One of the things that has been bothering me quite a bit as of late is debugging setup issues with OpenStack. Usually this consists of tracking down errors amongst 12 different log files when something goes wrong. There are multiple issues going on here. Firstly, the guides for setting up OpenStack, Folsom, are not so great, or situated for different environments (multinode vs single-node). [That being said, DevStack is pretty cool and easy to use] Secondly, debugging a new setup and learning at the same time can be a pain.
The major issue of installing OpenStack could be solved through a dedicated install process. However, the larger issue is that the user is allowed to fail so quickly. It’s similar to refusing to validate an email address prior to submission and processing on a website. My suggestion is that many of these issues can be solved by doing step by step confirmations of the process. For example, if you were to install a web framework, the installation process/script should confirm:
- That a server is installed
- The installing user has permissions, or can be elevated to the permission level, to install the web application
- Copy the files over to the web server and start the web application
- The web application prompts for a configuration on the first run (I.e. Checking for writable permissions at the get go, setting up users, etc.)
Asking a system administrator to do all of these manual confirmations causes quite a few issues. For example, Some web applications have an issue with the database configuration after the web site has been put in use. Lastly, if a script fails it should fail in a sandbox rather than the live environment. Gentoo sandboxes ebuilds prior to installing the executables on the system.
Another thing to note, if a user is configuring a database on install ask for the host, confirm that the host is enabled, and then allow for a database selection.
These few items are a few things that I found a week or so ago, but I hadn’t had the time to post them:
- If the Nvidia package has difficulty finding the version number for the kernel, which is an issue for 3.7 and higher then link the Versions.h file to /usr/src/linux/include/linux/.
- If you have “AutoAddDevices” in your xorg.conf file, your mouse and keyboard may not be found when X starts up.
- For Gentoo users and people who manually build their applications, if you get an error on the build, make sure you that you reduce the number of concurrent builds when searching for the error. This is a matter of reducing the argument -jXX to -j1. This will help you resolve an issue where groupware_dav in the KDEPIM-runtime package fails to build. The solution to that issue: The build was having an issue with a libsasl library, and required for a revdep-rebuild.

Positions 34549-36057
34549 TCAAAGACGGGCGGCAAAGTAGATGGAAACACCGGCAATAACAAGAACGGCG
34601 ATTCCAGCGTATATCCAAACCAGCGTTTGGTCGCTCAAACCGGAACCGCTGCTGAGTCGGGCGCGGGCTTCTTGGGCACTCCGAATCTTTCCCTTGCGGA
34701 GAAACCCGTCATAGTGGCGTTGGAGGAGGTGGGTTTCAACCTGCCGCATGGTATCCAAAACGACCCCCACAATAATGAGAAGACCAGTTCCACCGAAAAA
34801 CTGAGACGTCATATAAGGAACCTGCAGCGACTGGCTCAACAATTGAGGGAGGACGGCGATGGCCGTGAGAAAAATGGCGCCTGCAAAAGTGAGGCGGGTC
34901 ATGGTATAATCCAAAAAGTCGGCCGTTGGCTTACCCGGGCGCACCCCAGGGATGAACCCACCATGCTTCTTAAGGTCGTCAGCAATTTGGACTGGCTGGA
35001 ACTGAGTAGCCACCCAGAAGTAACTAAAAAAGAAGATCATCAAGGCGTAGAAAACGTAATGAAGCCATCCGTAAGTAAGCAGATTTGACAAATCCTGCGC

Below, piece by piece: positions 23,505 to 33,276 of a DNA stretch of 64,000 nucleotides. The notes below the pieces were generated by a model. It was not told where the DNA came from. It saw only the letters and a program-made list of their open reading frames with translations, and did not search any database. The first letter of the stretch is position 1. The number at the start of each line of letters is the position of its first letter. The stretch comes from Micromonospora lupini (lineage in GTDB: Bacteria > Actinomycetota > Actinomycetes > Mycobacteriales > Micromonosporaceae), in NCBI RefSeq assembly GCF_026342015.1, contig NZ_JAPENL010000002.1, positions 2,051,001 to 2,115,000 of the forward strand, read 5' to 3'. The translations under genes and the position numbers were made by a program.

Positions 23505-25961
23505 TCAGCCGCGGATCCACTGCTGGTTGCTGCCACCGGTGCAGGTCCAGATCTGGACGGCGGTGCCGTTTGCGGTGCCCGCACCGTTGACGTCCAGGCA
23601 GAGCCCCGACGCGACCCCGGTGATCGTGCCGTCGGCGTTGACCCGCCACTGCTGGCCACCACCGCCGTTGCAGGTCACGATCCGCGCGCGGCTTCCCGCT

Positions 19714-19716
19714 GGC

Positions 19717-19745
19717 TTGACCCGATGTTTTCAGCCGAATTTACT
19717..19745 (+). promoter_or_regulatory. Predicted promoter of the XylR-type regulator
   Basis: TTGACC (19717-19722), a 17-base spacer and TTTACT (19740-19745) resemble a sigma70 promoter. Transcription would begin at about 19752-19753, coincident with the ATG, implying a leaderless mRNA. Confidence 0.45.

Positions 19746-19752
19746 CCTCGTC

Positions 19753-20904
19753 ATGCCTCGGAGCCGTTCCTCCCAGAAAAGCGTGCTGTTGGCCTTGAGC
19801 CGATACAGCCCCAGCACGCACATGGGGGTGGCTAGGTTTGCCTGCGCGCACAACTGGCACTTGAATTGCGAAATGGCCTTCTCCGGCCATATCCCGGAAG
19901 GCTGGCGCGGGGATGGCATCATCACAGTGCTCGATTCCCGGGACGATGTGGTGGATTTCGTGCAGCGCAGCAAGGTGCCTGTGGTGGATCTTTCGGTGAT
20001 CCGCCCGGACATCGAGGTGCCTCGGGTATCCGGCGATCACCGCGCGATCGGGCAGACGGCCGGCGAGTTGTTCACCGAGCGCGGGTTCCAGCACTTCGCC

- For those who have an NVidia Optima: you may get an error that “Cannot load glx on :0.” This causes for the graphics performance to be less than stellar, and for KDE Desktop Effects to not operate. To resolve this issue: Make sure that the Intel/Mesa graphics driver is reinstalled and to switch the default OpenGL reference to be Xorg-server rather than NVidia. [Use the “eselect opengl set ” command to accomplish this] Setting the OpenGL setting will not affect Bumblebee’s OpenGL switching.
Recently I got a sweet new laptop. After being stuck with laptops with cheap builds and parts, this is a welcomed new addition. When converting my previous workstation over to the new one, a few things came about some bad, and mostly good. The awesome bit about the new machine is going from a core duo to a Core i7 processor. My primary operating system has been Gentoo, so installing a new operating system requires a manual install, configuring a new kernel, and building all of the needed secondary applications.
Let’s start off with the annoyances:
Some nice changes in the Linux environment/Gentoo:
- The added features to the Linux kernel. It looks like better SSD Support has been added, awesome!
- NetworkManager/NetworkManagement. I’ve struggled with a lack of dynamic network support a while. This should be included in the KDE meta-ebuild. Although, from my understanding, there is quite a bit of approval/support for WCID. NetworkManager has great desktop support clients, if the user unplugs an Ethernet cable; it tries to switch to WIFI.
- If you have CrossOver Pro, and use the Bottle functionality. You can create mutually exclusive containers for applications. You can also export these bottles as archives and import them later. This is amazing! To bring over your copy of MS Office, you don’t have to deal with the trouble of recreating the environment, or reinstalling the dependencies.
- LSOF- This can help you find what process is listening to which port. That can be helpful when tracing down rogue/bad installs of server components. Looking for the process that is responsible for port 90? Use the command lsof –i :90.
- Adding SSH keys for passwordless logins. Prior to using this command, I always setup this functionality manually. Then I heard about ssh-copy-id. This command takes your default key [or one specified by an argument] and copies it to the right place at the target. The downside to this command is that it depends on quite a few defaults. [I.e. Default port of 22, default users, port following, and default keys] This is an annoyance that has a bit of good in it. Having a non-default SSH setup will require you to alias and setup a personal SSH config.